By monitoring key parameters on quality equipment, manufacturers can understand and predict test equipment failures. Beyond simply monitoring process data, quality data can be captured using MTConnect, a manufacturing industry standard that facilitates the organized retrieval of process information from numerically controlled machine tools. MTConnect is designed for the exchange of data between shop-floor equipment and software applications used for monitoring and data analysis, such as vimana. Optimizing the organization and planning manufacturing systems, the widely adopted MTConnect manufacturing data standard is compliant across a wide range of machine tools and manufacturing equipment. It is vital to collect both sensor data and monitor quality equipment as well.

Identifying quality patterns

Quality throughout the entire manufacturing organization is best served by providing machine data to identify the conditions and patterns that lead to quality deficiencies and, conversely, best practices. Precise pattern matching allows manufacturing enterprises to identify quality issues in real time. By monitoring all steps of the manufacturing process, both production and inspection steps, it’s possible to look at the manufacturing process holistically and connect what’s happening in one part of the process with what has happened, or will happen, in another.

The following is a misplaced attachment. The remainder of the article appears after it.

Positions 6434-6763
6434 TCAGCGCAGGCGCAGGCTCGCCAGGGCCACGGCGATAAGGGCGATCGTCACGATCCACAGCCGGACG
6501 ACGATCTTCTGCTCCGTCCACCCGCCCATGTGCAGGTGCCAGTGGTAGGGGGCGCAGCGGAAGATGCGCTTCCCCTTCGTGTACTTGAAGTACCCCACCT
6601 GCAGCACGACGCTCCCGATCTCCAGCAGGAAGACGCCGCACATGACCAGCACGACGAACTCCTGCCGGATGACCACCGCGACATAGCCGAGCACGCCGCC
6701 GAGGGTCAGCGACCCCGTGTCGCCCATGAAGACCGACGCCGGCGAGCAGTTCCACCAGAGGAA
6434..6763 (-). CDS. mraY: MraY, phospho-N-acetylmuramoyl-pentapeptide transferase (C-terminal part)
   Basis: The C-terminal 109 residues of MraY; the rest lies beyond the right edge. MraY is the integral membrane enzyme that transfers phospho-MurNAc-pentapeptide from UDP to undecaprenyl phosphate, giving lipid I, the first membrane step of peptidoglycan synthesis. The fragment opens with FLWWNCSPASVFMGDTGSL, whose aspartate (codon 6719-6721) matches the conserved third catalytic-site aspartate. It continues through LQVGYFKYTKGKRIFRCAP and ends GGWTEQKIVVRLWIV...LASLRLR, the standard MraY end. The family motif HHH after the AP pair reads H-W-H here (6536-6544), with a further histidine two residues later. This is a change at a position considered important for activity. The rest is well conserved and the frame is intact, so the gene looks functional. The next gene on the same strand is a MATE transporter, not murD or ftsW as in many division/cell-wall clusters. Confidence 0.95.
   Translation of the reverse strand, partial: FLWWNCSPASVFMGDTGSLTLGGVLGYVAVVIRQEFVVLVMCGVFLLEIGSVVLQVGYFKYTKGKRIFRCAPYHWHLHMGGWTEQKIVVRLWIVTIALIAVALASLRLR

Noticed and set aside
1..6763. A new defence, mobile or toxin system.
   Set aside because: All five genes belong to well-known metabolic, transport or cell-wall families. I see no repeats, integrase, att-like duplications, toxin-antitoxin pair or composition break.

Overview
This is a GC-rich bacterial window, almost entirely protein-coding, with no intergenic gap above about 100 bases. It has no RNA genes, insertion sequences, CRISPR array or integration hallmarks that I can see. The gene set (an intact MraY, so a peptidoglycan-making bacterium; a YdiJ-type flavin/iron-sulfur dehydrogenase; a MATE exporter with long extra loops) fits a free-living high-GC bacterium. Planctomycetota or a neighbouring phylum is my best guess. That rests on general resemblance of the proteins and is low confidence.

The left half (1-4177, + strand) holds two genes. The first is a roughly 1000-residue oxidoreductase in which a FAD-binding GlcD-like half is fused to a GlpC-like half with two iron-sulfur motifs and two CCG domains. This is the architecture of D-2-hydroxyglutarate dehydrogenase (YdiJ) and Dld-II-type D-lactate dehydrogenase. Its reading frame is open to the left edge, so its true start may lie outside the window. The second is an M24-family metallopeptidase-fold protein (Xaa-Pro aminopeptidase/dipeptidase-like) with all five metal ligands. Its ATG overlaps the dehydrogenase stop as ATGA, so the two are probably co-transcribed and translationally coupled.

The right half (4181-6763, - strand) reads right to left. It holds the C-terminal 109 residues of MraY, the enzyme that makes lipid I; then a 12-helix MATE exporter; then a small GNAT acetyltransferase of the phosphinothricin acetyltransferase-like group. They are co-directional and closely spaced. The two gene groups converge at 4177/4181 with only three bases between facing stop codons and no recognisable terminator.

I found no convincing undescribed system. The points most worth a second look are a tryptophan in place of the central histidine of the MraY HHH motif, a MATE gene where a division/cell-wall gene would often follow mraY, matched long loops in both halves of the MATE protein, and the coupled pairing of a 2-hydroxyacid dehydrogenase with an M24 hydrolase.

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About The Author

Thomas R. Cutler’s picture

Thomas R. Cutler

Thomas R. Cutler is the president & CEO of Fort Lauderdale, Florida-based, TR Cutler Inc. Cutler is the founder of the Manufacturing Media Consortium including more than 4,000 journalists, editors, and economists writing about trends in manufacturing, industry, material handling, and process improvement. Cutler is a member of the Society of Professional Journalists, Online News Association, American Society of Business Publication Editors, and the Committee of Concerned Journalists. He writes more than 500 feature articles annually regarding the manufacturing sector.

Comments

Tools don't change culture

Tools don't change culture. The culture has to change to benefit from the new tool. 

Skynet becomes self-aware

A thinly-veiled software advertisement. Way to go, Quality Digest.

No mention of humans. Are you writing the script for the new Terminator movie?